Federal and state mine safety officials have understood the problem for months, but only began taking enforcement action in September. Even then, firm steps were delayed at the behest of Gov. Earl Ray Tomblin, after coal industry lobbyists complained about the state Office of Miners Health, Safety and Training’s plans.

At the time:

Jacqueline A. Proctor, a spokeswoman for Tomblin, said the governor’s office “did not intervene at the request of any organization” and has “full confidence” in [mine safety director C.A.] Phillips. Proctor said the governor’s office routinely monitors enforcement actions by state agencies, and did so in this instance to ensure the order was clear and contained deadlines that industry would be able to meet.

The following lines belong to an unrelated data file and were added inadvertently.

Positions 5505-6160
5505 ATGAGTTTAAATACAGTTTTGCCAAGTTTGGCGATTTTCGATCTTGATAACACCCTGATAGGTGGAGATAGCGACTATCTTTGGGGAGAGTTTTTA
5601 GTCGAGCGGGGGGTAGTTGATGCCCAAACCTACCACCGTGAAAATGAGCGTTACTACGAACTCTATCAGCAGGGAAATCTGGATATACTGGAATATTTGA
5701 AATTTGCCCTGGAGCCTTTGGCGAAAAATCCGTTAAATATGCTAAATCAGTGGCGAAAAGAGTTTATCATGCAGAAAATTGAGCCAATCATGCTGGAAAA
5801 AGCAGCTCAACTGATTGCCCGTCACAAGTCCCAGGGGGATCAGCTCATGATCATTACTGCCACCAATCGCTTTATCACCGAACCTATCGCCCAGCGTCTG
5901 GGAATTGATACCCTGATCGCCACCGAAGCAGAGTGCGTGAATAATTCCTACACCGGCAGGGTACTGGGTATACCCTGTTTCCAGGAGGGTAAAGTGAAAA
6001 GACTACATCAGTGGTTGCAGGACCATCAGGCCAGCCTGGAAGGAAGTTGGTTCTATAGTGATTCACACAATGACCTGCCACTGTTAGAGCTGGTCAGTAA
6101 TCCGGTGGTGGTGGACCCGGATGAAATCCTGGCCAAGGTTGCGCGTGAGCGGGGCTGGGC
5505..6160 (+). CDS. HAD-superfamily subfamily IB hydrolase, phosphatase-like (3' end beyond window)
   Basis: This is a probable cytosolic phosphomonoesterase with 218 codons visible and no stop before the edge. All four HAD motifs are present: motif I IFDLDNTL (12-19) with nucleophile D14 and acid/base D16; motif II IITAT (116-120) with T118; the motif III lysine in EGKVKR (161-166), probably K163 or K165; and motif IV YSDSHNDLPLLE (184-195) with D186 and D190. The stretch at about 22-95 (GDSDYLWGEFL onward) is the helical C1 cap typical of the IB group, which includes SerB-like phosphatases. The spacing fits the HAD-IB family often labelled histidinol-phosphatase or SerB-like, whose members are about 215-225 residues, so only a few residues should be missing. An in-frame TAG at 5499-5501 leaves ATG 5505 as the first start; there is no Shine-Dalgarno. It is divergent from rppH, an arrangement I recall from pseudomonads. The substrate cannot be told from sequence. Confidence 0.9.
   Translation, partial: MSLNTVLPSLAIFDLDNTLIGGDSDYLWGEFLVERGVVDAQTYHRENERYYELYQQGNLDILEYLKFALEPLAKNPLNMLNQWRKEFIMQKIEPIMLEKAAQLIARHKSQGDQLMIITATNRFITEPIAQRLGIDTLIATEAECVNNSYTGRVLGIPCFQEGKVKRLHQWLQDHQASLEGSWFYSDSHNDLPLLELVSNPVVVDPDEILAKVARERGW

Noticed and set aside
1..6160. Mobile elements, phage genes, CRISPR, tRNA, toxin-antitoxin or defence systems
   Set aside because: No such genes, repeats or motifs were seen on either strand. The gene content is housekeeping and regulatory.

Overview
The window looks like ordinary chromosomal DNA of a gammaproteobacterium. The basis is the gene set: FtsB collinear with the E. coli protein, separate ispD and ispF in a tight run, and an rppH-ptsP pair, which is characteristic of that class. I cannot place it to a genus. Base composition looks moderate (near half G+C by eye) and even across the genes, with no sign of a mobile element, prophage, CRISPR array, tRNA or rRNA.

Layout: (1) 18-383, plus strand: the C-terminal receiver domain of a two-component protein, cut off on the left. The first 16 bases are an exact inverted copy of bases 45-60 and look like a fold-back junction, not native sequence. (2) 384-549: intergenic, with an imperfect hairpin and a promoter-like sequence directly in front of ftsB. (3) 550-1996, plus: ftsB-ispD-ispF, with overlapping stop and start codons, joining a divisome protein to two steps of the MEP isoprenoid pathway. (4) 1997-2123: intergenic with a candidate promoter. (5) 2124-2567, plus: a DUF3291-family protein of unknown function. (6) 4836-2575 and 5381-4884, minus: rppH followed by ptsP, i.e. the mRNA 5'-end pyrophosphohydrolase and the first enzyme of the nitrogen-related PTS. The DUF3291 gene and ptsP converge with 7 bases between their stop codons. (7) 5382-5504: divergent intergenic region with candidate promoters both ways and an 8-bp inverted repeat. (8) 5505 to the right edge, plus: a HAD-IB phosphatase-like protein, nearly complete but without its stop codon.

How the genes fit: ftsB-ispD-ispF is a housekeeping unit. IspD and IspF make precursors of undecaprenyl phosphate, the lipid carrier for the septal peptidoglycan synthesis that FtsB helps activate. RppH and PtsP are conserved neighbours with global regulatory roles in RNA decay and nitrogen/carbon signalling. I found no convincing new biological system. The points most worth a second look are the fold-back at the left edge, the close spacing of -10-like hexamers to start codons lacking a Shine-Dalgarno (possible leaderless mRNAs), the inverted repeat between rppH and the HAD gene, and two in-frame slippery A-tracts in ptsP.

Coal industry regulators know that politicians are looking over their shoulder, eager to take advantage of any potential slight to the operators, jump on it and use the situation to show their allegiance to the industry … The message from McAteer’s report — whether Gov. Tomblin wants to hear it or not — is that until this dynamic changes, all the safety laws, environmental rules and inspectors in the world won’t be enough to protect workers, coalfield residents, and the environment. And certainly, until this dynamic changes, West Virginia will never confront and address the downsides of this important industry.